- Principle 8.2: The board should delegate to management to proactively deal with stakeholders relationships;
- Principle 8.5: Transparent and effective communication with stakeholders is essential for building and maintaining their trust and confidence;
- Principle 8.6. The board should ensure that disputes are resolved as effectively, efficiently and expeditiously as possible
ORM, as a corporate governance practice, makes tracking and interpreting mentions; keywords and phrases an essential activity. It goes beyond a simple marketing activity and becomes the responsible thing to do at a senior level within the organisation. Put another way, organisations should seriously consider incorporating some sort of ORM methodology into their stakeholder management processes. While King 3 may have been prepared with more traditional channels and stakeholders in mind (I am guessing here), its principles apply directly to stakeholders on the social Web who may have their say through ephemeral tweets and somewhat more enduring blog posts. Those stakeholders are potentially customers, likely influencers to varying degrees and have the ability to have a profound impact on an organisation both individually and when they create communities of share interests.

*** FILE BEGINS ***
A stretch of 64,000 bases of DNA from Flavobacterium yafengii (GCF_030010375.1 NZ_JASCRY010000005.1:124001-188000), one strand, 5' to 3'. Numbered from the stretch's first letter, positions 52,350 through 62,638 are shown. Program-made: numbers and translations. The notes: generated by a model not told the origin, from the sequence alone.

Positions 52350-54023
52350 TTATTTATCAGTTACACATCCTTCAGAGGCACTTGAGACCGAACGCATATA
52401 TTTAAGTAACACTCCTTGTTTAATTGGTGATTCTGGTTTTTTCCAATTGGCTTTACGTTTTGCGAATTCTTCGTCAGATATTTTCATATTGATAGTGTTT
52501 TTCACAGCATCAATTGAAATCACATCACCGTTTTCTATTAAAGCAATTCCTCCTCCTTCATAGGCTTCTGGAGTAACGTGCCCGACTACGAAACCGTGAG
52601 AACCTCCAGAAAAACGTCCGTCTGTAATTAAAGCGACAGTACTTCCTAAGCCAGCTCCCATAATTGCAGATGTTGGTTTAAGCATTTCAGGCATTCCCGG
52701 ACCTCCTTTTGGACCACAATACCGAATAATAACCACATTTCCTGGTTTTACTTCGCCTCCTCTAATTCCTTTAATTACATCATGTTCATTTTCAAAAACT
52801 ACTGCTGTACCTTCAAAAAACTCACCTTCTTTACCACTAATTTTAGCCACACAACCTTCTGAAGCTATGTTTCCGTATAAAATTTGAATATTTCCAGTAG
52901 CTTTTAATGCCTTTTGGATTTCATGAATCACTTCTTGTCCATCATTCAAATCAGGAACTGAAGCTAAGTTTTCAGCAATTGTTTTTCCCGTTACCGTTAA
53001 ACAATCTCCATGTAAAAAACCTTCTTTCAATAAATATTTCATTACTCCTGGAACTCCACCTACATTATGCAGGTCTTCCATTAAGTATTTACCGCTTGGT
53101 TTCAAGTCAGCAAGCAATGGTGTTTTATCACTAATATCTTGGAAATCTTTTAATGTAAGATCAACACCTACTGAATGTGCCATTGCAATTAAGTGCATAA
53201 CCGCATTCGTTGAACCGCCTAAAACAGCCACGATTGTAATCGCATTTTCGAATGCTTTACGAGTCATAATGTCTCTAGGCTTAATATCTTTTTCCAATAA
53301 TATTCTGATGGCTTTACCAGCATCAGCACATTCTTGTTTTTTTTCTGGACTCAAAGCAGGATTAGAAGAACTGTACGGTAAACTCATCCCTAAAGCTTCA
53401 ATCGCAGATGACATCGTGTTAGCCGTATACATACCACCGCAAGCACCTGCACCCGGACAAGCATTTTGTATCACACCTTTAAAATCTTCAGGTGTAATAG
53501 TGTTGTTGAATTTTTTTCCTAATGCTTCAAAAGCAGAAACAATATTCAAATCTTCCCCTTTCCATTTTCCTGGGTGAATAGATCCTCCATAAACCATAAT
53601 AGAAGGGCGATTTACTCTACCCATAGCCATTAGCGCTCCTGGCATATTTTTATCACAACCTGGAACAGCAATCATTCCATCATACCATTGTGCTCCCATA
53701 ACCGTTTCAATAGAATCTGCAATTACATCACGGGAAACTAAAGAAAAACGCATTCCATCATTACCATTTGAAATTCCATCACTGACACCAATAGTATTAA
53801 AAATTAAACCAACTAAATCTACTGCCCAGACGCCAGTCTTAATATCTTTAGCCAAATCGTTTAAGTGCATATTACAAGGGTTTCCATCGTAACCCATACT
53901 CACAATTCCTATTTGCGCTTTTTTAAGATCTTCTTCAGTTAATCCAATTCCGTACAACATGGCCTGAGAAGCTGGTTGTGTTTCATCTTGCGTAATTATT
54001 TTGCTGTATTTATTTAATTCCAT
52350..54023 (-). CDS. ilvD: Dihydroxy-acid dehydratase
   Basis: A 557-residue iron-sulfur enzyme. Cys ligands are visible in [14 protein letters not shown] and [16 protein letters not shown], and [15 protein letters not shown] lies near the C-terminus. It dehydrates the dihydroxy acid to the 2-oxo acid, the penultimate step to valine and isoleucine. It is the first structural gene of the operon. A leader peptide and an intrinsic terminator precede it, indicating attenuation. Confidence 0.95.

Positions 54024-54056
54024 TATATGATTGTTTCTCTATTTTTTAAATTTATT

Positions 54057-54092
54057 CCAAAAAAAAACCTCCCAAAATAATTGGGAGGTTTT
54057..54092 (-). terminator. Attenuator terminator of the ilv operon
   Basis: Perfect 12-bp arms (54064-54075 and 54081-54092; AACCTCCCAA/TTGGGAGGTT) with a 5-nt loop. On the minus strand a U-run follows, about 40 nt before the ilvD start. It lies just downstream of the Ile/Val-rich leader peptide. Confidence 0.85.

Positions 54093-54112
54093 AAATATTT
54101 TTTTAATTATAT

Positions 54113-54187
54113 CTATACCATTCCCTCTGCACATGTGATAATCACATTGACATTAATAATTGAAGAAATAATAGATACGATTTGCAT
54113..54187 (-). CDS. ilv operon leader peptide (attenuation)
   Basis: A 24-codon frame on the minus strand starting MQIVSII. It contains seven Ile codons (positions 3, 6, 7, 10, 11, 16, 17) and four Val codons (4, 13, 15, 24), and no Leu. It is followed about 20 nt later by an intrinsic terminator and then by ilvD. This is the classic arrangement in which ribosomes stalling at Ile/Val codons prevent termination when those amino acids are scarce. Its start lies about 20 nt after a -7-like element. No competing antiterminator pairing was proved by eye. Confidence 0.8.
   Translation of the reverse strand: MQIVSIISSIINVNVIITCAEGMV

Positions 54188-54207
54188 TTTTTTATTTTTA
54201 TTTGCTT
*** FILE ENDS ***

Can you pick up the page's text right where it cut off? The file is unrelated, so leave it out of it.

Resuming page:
This process involves more than just listening to what stakeholders are saying and extends to developing sound strategies for engagement with those stakeholders, where appropriate, and processes to manage evidentiary requirements should engagement fail and a dispute arise. Tweets, updates and posts on Web-based platforms largely exist outside corporate networks and yet those seemingly trivial messages can have real value should a dispute arise and the organisation find itself in court with a stakeholder. The Electronic Communications and Transactions Act deals with how digital evidence must be collected and preserved. This may seem somewhat extreme where the stakeholder concerned is a disgruntled customer tweeting his dissatisfaction but those tweets could become pivotal communications in legal proceedings which only really gain momentum several years later when the original communications may have faded from public timelines or the platforms themselves may have closed and disappeared. Organisations should prepare for the possibility that they may need to develop processes to collect and store those tweets, updates and posts in a manner that complies with the law dealing with such things because those digital bits could be critical years later.
Its worth pointing out that while much of the general discussion about the social Web tends to focus on consumers, the traditional group of users, ORM is equally important in a business to business context, although possibly for different reasons. There are ancillary legal issues (such as unlawful competition) which branch off from the central reputation oriented approach and which also require attention.
Thanks to King 3 and the growing influence social media users could have, both directly and indirectly, on an organisation’s brand and the organisation itself, ORM becomes an essential tool as not just a legal compliance tool but as part of good corporate governance.